As chairman of the Senate Foreign Relations Committee last congressional session, when Democrats were the majority and held Senate committee chairmanships, Menendez called for improved investment in Central America security and development as a response to the surge of unaccompanied children and of families arriving at the U.S.-Mexico border.

In that role and his roles in Senate leadership, at one point steering the Democratic Senatorial Campaign Committee that works to maintain the party’s majority in the Senate, Menendez has gone beyond the areas to which Latinos in Congress are often pigeonholed. He’s been able to do so, in part, because of the seniority he has built in Congress, a seniority that few other Latino members hold or will hold for a while.

“It takes a long time for somebody to get that kind of senior position,” Suro said. “Looking at the larger trajectory of Latino empowerment, if this takes him out of action, it would be a significant setback.”

His position is all the more significant considering that he represents a small part of the Latino electorate in ethnic and geographic terms. About 65 percent of the U.S. Latino population is of Mexican descent compared to about 4 percent that is of Cuban descent.

Menendez has gone beyond the areas to which Latinos in Congress are often pigeonholed. He’s been able to do so, in part, because of the seniority he has built in Congress, a seniority that few other Latino members hold or will hold for a while.

“He is a Cuban from New Jersey and a Democrat,” Suro said. The largest population of Cuban Americans are found in Florida and historically have been tied to the Republican party, although that has been changing in recent years.

While he has pushed his expertise into foreign affairs and the party leadership, Menendez has been a known champion on immigration reform. His name may not be as recognizable in the community as that of Rep. Luis Gutierrez, D-Ill., on the issue, but he has played a key role in trying to move immigration reform forward and ensure such legislation includes a path to citizenship.

Menendez was one of the key leaders in the Senate’s Gang of Eight that crafted the sweeping immigration reform bill passed in 2013. Soon after news broke of Menendez’s indictment, Gutierrez issued a statement of support.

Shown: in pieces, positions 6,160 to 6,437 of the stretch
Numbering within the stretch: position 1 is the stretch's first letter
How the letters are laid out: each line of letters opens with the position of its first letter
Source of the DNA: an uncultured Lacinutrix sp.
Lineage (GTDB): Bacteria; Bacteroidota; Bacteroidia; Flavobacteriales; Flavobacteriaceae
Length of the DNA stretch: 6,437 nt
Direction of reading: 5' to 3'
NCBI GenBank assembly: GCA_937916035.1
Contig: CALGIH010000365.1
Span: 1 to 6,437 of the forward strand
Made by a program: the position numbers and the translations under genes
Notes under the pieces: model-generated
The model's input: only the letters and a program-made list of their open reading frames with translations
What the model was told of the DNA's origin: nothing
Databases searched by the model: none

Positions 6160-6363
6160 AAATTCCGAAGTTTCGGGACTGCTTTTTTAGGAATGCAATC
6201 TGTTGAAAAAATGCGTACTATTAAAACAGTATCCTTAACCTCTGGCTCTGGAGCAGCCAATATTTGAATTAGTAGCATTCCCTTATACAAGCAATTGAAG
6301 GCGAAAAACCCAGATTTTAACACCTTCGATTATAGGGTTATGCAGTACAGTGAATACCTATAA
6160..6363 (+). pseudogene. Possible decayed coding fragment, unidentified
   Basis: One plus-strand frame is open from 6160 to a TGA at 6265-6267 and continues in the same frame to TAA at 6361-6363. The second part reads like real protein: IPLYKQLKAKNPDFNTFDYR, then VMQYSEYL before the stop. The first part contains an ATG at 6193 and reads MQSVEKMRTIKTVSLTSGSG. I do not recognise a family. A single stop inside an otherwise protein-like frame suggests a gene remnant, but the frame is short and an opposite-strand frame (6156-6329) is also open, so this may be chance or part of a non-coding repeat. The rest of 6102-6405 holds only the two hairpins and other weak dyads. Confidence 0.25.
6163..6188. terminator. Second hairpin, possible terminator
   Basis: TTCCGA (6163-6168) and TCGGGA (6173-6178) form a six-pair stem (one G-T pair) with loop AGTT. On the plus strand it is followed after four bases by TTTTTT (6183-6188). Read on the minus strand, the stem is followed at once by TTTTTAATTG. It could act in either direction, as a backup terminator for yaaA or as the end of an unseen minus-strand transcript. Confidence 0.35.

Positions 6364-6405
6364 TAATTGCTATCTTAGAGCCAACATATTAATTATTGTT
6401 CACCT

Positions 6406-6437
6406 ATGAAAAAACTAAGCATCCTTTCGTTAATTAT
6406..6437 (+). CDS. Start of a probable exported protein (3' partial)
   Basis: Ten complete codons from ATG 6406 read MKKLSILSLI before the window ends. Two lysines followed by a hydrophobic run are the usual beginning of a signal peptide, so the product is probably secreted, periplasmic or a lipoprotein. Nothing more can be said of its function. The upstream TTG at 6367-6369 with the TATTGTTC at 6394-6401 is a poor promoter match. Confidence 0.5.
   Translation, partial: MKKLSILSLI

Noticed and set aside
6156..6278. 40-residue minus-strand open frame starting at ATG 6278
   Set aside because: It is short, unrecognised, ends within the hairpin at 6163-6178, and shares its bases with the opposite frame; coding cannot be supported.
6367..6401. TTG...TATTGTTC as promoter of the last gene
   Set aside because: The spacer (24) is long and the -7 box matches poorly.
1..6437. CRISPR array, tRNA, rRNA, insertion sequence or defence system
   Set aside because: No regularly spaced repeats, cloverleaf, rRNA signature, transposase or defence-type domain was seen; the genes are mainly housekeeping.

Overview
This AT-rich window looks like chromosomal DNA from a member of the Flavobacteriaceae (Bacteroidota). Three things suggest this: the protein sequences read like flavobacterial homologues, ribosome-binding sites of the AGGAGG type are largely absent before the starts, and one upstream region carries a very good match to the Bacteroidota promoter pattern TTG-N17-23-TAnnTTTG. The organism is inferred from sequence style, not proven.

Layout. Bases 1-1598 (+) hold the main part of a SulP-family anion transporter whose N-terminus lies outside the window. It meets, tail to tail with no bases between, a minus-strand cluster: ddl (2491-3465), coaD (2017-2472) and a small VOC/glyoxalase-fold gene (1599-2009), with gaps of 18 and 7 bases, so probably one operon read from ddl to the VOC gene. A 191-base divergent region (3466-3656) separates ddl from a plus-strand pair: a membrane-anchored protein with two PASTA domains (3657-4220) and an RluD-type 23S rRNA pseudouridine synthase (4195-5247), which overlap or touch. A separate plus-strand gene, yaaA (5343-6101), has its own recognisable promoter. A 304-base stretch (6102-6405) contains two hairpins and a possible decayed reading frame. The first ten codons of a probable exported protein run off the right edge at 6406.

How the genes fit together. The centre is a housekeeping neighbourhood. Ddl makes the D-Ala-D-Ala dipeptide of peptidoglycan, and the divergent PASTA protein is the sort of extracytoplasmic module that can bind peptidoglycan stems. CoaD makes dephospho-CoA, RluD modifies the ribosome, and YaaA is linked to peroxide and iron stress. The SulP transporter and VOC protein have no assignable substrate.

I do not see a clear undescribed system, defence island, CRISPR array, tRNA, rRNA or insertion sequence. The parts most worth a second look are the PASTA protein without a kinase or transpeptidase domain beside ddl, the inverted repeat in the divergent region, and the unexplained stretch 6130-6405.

“Bob Menendez has never given me a reason to question his integrity, his dedication to honest public service or his commitment to public service,” Gutierrez said in a news release. “As a leader in the House and in the Senate, he has been a key ally in fighting for sensible immigration reform and a touchstone for all matters related to Latinos in this country.”

Jose Parra, a Democratic consultant who worked for Minority Leader Sen. Harry Reid, D-Nev., said Menendez is the key Latino on the Democratic side who understands the Latino community and brings his command of how the Senate works, its complex rules, procedures and traditions to the work of the body.

“It’s not just a question of whether this (indictment) hurts Menendez’s political career, it’s also how does this hurt the Latino community’s voice in the U.S. Senate,” Parra said.

Parra said he witnessed Menendez’s work behind closed doors and regards him not as simply a generalist who memorizes talking points “but someone who really, really learns the subject he’s dealing with.” That is true when it comes to understanding outreach to the Latino community and media, said Parra.

The indictment comes as Reid has said he does not plan to seek re-election when his term ends at the end of next year. His departure means there will be a shuffling of seats in the leadership, with Sen. Chuck Schumer, D-N.Y., possibly taking over as leader of the Senate Democrats. But the indictment throws into question where Menendez could end up in the hierarchy.

In addition, Reid has also been aggressive at Latino outreach and has become a champion of immigration reform – often consulting with Menendez on the issue.

“The combination of losing him and Reid is very, very unfortunate” if the charges stick, Parra said.

The charges “could lead to nothing,” Suro said. “But you can preoccupy and often make (someone) less effective for a considerable amount of time as you go through the process.”